So it’s a two-way street of just connecting with people about this issue and finding that connection and that passion about self-advocating and raising awareness for POTS. But then also doing better for the environment, focusing on healing ourselves and trying to heal people that have POTS, but also healing our environment at the same time, it just goes hand in hand.

Tubefilter: How did the social media and YouTube component of things come along?

AH: It was actually really crazy. When we first started the company, we were on Facebook, doing Facebook ads, Instagram, and stuff like that. And we started getting really good traction with the ads that we were putting out. And then we had an employee that brought up TikTok to us and we’re just like, “We don’t really know what that it…”

This was a couple of years ago. We didn’t know what TikTok was. It just seemed like there’s, you know, people go on there and they post videos of themselves dancing to different songs and different trends and things like that. We didn’t really know what it was. So one of our employees started posting videos. We made a channel, they started posting videos, and it was more of like the trendy stuff. We were getting like maybe 50 views, 100 views.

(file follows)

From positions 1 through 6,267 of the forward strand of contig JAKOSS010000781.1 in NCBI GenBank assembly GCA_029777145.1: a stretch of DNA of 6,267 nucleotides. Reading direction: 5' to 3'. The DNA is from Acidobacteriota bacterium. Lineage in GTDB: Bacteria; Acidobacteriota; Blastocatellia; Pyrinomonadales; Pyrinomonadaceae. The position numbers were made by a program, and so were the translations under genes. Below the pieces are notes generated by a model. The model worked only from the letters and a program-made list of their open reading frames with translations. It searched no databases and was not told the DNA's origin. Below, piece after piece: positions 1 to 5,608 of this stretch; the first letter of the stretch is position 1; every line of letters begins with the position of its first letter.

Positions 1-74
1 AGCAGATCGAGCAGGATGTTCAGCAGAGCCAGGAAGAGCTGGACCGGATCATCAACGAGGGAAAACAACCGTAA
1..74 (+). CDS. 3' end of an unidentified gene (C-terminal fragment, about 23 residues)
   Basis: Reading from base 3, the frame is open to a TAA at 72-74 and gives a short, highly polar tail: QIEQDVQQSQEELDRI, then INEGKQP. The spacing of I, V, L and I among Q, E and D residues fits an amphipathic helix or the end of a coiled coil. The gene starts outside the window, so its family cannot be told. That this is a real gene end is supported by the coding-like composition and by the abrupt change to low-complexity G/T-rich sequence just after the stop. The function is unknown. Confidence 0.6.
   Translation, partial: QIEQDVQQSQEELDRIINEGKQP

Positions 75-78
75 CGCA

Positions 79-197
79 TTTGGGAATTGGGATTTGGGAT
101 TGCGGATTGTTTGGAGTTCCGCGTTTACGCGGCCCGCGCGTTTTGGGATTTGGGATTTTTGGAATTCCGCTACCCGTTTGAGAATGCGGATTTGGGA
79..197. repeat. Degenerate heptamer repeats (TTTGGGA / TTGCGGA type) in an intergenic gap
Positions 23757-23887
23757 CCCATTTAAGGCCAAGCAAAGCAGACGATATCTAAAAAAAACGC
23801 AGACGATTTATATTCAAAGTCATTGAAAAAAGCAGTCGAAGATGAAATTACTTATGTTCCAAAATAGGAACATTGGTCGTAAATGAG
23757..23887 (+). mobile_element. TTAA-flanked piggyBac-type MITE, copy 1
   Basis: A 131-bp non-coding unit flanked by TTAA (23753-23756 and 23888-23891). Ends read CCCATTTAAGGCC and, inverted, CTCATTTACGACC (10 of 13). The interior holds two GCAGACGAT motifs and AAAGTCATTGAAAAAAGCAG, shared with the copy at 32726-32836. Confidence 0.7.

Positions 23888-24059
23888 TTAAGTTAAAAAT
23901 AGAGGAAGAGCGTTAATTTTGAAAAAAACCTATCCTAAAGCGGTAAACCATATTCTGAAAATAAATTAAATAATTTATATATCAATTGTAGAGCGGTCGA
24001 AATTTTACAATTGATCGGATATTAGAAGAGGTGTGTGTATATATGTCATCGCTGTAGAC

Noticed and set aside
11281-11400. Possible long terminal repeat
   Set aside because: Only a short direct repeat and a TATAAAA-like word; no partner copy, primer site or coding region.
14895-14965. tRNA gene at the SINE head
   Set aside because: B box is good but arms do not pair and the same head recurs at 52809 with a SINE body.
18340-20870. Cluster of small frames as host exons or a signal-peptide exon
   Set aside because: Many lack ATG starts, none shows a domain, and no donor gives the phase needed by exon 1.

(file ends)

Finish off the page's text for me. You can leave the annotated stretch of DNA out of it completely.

Then one day Lisa was like, “All right, I’m gonna try and figure out what this thing is.” So she went on TikTok and she gravitated toward the more authentic brands, and she was connecting with different small business owners. I think that authenticity really inspired her.

So one day she just decided to post a video about…I believe it was our morning prep routine, where we like posted a video about us coming to the office, what we do to get everything ready to print orders and start packaging orders. And it just went nuts. It went crazy viral, got a bunch of views.